I have a peculiar sense of déjà vu as I write this as I have a strange feeling I’ve written a very similar post before… but d’you ever feel like the world just isn’t quite built with you in mind?
I’m not talking about difficulty getting around — though obviously there are people out there with physical difficulties for whom the world literally isn’t really built for — but rather a sense of detachment, a feeling of not quite “belonging” to modern society, a sense that others are “getting” something you’re not. (No filthy comments!)
I’ve been having this feeling to an increasing degree over the past few years. When I consider the things about modern society that irritate me, I sometimes find myself wondering if I’m just being unreasonable or if there is, in fact, some sort of root cause for the feelings of dissatisfaction and frustration I so often feel.
Let’s take a few examples to demonstrate what I mean.
Firstly, one from my professional life. I review social and mobile games for a living, from the perspective of whether or not they’re likely to be profitable and if developers can learn/steal something from each other. Objectively speaking, I can recognise the patterns in design, structure and the use of compulsion mechanics to draw players in and encourage them to spend money, but I can never picture spending my own money on such titles. It might be because I’m a traditional (or “core” as we tend to be called nowadays) gamer and thus have certain expectations from my entertainment — expectations that more often than not aren’t met by puddle-deep mobile and social games — or it might be something else. Rage of Bahamut, for example, which is complete crap in almost every way it is possible for a game to be crap, is immensely successful and has been showing up high in the Top Grossing charts ever since its launch. I do not understand this.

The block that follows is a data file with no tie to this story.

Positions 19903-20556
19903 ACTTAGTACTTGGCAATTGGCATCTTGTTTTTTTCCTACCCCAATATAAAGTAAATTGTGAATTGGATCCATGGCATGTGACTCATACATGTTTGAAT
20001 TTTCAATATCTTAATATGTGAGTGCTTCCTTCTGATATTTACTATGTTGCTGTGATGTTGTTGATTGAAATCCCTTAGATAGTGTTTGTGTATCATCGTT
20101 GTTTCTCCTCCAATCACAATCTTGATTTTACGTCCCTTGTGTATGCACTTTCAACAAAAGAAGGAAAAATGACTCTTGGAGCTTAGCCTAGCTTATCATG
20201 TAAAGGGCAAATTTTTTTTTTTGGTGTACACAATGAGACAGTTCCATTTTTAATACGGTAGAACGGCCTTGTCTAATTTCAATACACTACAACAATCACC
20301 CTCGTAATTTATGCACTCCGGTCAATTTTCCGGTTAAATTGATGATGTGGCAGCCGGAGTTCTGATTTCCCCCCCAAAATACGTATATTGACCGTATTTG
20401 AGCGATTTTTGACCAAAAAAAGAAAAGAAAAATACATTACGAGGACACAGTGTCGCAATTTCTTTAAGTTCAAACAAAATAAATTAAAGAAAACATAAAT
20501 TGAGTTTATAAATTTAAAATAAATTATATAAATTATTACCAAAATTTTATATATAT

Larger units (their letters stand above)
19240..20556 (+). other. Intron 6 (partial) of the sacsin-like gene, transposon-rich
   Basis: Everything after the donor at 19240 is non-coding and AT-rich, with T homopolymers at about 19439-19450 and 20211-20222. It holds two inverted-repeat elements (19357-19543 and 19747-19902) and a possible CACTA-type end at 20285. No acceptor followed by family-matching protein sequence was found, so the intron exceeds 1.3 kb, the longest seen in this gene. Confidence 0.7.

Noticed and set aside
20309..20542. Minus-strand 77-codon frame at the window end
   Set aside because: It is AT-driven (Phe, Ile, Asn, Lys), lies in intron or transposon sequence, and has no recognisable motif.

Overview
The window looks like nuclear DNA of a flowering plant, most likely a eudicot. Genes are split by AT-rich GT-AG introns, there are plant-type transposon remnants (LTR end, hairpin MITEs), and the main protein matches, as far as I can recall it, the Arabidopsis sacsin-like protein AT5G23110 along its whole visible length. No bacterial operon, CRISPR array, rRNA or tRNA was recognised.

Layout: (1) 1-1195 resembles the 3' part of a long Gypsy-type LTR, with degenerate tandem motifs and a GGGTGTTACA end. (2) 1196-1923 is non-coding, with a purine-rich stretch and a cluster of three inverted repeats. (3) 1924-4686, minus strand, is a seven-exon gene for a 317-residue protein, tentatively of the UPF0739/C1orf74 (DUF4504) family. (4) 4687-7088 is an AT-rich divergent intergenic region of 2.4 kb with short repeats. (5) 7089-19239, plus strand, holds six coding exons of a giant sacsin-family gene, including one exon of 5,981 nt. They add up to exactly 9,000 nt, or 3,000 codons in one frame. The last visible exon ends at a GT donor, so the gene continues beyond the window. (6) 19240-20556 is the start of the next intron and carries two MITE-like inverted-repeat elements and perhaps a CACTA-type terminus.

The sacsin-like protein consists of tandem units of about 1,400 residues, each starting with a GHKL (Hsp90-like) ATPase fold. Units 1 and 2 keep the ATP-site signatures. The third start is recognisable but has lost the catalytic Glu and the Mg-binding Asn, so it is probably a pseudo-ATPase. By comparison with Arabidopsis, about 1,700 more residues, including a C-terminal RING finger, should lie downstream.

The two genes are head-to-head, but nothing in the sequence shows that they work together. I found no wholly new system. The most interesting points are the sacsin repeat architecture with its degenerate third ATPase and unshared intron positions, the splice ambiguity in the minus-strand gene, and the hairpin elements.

Then there’s the perpetual popularity of terrible, terrible television shows and the attached assumptions that you should know who Rylan(?) from The X-Factor is in order to have a successful water-cooler conversation. Thing is, every time X-Factor comes on, all I see on Twitter from the fairly broad spectrum of people I follow is unbridled hate — but they’re still watching it. I do not understand this either.
Then there are smaller, stupid questions. Why do people buy clothes with dates they probably weren’t born in printed prominently on them? What possible use could a 19-inch 1080p television be? What sort of pillock falls for those text messages that tell you how much money you could claim from your “recent” (and non-existent) accident? Who wakes up one morning and decides they want to be a loss adjuster? Why would I want to join yet another mobile social network that does nothing more than allow me to “Like” random things? Why do so many people respond to those utterly inane brand posts on Facebook? More to the point, why does the block of cheese we have in the fridge have its own Facebook page?
I do not understand any of these things either.
It’s not difficult to see why certain subcultures, be they socioeconomic or interest-based, find themselves feeling somewhat alienated from “normal” society, whatever that is. I certainly do at times, and I’m pretty sure that I’m not the only one out there. There are too many unanswered questions out there, and either I’m not looking in the right place for the answers or the rest of society just doesn’t care.
Oh well. Time to sleep. The world will continue not making sense in the morning. This has been your after-midnight philosophical bollocks for the evening; hopefully I should be feeling a little more coherent come the morning.